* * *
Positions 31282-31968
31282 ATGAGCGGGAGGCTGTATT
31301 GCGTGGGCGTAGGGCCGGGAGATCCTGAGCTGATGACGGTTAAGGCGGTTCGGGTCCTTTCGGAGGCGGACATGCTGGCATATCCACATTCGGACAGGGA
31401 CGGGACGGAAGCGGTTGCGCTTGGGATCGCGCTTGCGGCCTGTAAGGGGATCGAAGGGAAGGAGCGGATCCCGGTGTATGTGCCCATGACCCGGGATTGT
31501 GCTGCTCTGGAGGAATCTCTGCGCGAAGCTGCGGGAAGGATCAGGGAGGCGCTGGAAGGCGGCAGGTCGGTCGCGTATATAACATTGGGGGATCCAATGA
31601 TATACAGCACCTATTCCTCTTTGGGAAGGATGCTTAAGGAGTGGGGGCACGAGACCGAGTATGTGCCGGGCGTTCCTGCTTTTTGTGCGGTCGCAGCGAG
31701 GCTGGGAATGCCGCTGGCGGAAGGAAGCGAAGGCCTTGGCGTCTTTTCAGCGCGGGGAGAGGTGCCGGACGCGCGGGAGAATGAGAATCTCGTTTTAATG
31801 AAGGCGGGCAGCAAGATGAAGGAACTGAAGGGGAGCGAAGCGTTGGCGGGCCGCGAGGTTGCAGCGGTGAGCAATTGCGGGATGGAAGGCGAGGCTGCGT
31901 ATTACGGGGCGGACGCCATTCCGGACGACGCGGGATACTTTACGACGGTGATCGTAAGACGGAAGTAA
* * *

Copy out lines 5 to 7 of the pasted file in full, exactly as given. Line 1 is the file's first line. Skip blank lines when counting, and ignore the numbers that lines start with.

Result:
31501 GCTGCTCTGGAGGAATCTCTGCGCGAAGCTGCGGGAAGGATCAGGGAGGCGCTGGAAGGCGGCAGGTCGGTCGCGTATATAACATTGGGGGATCCAATGA
31601 TATACAGCACCTATTCCTCTTTGGGAAGGATGCTTAAGGAGTGGGGGCACGAGACCGAGTATGTGCCGGGCGTTCCTGCTTTTTGTGCGGTCGCAGCGAG
31701 GCTGGGAATGCCGCTGGCGGAAGGAAGCGAAGGCCTTGGCGTCTTTTCAGCGCGGGGAGAGGTGCCGGACGCGCGGGAGAATGAGAATCTCGTTTTAATG